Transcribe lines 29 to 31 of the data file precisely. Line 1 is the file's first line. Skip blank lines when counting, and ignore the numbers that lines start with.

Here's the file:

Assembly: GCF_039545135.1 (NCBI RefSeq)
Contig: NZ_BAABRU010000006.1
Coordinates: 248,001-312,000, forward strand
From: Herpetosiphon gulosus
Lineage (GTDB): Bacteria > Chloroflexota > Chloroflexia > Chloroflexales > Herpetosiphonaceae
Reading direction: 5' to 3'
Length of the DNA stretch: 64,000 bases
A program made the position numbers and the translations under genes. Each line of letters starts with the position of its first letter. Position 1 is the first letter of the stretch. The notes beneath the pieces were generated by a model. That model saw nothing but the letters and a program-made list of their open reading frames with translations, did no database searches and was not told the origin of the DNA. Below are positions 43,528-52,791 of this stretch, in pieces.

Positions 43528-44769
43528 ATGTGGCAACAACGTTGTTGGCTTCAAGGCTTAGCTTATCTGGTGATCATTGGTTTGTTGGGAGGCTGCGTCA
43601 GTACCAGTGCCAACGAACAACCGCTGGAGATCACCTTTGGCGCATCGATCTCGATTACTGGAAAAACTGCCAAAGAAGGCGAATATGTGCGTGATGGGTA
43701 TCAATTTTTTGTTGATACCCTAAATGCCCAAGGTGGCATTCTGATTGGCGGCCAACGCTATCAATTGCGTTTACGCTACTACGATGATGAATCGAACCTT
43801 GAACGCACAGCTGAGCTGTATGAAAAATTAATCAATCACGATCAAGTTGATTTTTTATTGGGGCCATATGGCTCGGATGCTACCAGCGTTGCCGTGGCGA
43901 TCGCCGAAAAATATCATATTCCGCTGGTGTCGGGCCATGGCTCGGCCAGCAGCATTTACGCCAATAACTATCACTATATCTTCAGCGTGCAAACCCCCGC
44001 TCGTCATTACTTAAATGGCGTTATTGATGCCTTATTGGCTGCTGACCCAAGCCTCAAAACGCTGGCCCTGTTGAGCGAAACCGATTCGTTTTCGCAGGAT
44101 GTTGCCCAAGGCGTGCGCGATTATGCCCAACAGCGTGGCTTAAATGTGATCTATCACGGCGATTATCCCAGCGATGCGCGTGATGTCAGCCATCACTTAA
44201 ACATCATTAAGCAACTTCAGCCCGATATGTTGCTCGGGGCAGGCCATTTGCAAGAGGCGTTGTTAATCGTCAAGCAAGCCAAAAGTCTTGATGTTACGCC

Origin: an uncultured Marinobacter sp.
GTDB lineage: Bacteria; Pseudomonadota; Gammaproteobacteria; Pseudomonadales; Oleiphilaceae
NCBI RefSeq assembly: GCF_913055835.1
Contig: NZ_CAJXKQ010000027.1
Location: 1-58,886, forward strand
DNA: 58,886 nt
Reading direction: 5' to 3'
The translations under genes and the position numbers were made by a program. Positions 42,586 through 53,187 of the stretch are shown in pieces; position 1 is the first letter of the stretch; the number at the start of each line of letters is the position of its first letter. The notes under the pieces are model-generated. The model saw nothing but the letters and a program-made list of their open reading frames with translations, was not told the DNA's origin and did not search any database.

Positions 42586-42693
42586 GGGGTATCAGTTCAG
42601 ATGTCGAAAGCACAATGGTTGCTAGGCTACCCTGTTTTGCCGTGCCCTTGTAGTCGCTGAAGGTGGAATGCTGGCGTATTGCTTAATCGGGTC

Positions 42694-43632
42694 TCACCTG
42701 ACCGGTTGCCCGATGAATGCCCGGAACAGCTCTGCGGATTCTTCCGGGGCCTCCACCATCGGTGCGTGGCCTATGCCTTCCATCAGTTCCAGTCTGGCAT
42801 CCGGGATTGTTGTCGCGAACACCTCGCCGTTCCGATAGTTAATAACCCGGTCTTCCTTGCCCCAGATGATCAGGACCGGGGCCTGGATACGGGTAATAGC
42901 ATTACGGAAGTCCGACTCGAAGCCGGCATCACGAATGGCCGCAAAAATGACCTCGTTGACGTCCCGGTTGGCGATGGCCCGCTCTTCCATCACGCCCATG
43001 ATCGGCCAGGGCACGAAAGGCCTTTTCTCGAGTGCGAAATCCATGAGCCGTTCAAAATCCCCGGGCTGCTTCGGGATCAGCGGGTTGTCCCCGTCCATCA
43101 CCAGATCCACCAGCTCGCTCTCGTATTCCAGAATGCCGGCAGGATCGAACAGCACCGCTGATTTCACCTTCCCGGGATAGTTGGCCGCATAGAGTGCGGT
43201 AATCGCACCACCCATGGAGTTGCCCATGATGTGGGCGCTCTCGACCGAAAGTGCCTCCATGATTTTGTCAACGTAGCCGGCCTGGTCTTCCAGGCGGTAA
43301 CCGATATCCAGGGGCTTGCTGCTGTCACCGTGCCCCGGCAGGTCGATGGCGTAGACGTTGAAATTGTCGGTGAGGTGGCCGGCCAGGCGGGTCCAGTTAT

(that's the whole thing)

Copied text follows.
Positions 42694-43632
42694 TCACCTG
42701 ACCGGTTGCCCGATGAATGCCCGGAACAGCTCTGCGGATTCTTCCGGGGCCTCCACCATCGGTGCGTGGCCTATGCCTTCCATCAGTTCCAGTCTGGCAT